For Sale: A Former Carmelite Sisters Convent in Bexley

Michelle Sullivan

Planted on a hill overlooking Wolfe Park, the Tudor Revival-style mansion at 140 Park Drive has had many prominent owners. Businessman Frederick Miller was the first, building the enormous 3-story wood and stucco house in 1924. Miller ran H.C. Godman Shoe Co., the largest shoe manufacturer in the city at the time. He christened his home Broad Gables, a name that's engraved above the main entrance. He was followed by other business moguls, like Robert Morosky, former vice chairman of The Limited, and John B. McCoy, former Bank One chairman and CEO. Current owner Michael Bloch founded meat purveyor Michael's Meats and Seafood, which supplies restaurants like Cameron Mitchell Restaurants and The Top Steak House.

But perhaps the most powerful and influential owner was the Roman Catholic Church. From 1950 to the mid-1980s, this spacious manor was a convent for an order of Carmelite nuns. (After an addition, the house now has more than 15,000 square feet, not including a two-bedroom carriage house.) The front door holds the first clue to the home's religious history.

When a hidden flap in one of the wood-paneled doors swings open, much like the Emerald City gatekeeper's in "The Wizard of Oz," it's easy to conjure the image of a demure woman donning a habit and scapular, smiling from within. Carmelite Sisters are cloistered, spending their lives in isolated prayer. At the convent, one or two nuns were responsible for making contact with the outside world. They were the only ones allowed to answer the door.

The Carmelites moved to Columbus from Pennsylvania in 1947, after Bishop of Columbus Michael Ready invited them to begin a community here. They lived in a smaller convent off Broad Street until Ready purchased the 3.4-acre estate on Park Drive on behalf of the diocese and gifted it to the Carmelites. (Though the house was at one time in Bexley, the boundaries have since shifted, and the property now falls in Columbus. In short, the house boasts a Bexley locale with Columbus taxes.) When the 10 to 20 nuns weren't praying, they were making communion hosts for the diocese or spending time in the library, now a sophisticated den with walls of built-in bookshelves. Outdoors, the spacious lawn's perimeter is lined with centuries-old trees, which gave the sisters freedom to roam.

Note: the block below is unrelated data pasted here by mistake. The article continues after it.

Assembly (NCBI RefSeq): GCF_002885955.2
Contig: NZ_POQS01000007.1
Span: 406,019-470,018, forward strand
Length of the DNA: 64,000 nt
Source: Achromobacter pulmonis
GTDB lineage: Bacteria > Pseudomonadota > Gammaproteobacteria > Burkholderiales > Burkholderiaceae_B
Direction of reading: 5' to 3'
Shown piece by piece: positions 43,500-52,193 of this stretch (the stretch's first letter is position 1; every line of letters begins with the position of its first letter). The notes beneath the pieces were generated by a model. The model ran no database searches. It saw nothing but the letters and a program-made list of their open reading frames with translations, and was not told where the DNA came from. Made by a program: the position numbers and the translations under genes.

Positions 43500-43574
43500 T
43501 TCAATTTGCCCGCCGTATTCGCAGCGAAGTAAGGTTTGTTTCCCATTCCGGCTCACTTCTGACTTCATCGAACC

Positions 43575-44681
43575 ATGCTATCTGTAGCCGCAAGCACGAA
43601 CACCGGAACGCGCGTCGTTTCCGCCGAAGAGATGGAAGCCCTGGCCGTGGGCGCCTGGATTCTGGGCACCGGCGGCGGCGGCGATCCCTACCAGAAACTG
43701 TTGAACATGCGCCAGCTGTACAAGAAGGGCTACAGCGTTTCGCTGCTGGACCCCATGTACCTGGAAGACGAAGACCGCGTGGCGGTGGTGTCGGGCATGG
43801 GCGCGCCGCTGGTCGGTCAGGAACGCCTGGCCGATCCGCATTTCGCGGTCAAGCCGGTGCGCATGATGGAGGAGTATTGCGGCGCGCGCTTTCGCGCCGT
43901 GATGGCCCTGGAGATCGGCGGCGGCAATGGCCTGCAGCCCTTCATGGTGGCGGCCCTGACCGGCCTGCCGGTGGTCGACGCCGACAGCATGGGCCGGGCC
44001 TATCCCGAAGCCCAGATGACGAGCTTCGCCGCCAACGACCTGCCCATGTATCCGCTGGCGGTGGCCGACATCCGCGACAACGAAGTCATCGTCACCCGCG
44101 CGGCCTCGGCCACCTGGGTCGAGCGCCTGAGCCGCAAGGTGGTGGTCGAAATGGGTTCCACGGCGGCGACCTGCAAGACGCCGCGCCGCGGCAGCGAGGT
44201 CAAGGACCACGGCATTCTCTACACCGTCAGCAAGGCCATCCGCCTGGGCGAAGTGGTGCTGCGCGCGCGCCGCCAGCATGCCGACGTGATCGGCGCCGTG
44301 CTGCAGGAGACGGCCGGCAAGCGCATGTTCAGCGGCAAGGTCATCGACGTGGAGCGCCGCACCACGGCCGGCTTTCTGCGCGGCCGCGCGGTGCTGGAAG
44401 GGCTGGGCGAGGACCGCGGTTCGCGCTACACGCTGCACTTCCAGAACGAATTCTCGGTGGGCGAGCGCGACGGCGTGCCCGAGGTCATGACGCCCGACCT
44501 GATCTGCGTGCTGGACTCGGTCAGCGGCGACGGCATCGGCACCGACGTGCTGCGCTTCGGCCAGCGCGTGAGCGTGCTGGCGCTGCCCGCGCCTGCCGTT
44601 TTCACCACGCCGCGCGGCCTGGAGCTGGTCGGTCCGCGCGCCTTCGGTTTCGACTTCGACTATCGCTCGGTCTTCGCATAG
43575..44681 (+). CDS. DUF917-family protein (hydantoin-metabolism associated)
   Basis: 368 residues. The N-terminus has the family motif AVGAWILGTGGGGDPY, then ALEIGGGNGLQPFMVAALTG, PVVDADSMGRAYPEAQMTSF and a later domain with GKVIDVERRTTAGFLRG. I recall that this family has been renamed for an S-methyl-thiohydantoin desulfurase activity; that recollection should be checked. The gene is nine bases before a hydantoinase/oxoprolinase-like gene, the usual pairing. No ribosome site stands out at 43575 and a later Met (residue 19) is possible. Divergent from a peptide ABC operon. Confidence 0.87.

Broad Gables has since been modernized, though much of its original architecture remains, including the marigold-patterned wallpaper in the first-floor hallway and a cedar closet with drawers marked with stickers labeled with sisters' names, like Ruth and Irene. The kitchen has been updated, and rooms on the second floor have been combined to make a total of five bedroom suites. It's surely been filled with much more chatter and laughter, too. How a child must enjoy running down long, curving hallways and climbing winding staircases. The cavernous basement looks more like a tunnel connecting two skyscrapers than the underbelly of a home-what fun a game of hide and seek could be. With a pool, pool house and plenty of space for hosting, it's an entertainer's dream.

Still, there's a certain reverence to the property, especially when quietly touring the grassy, canopied grounds or gazing toward the nearby park. Nature is omnipresent here, a bit of an anomaly considering its proximity to the city. If ever one were to choose a life of isolated contemplation, this would have been just the place to do it.

140 Park Drive, Bexley

Listing price: $3,995,000

Listing agent: Jeff Ruff, HER Realtors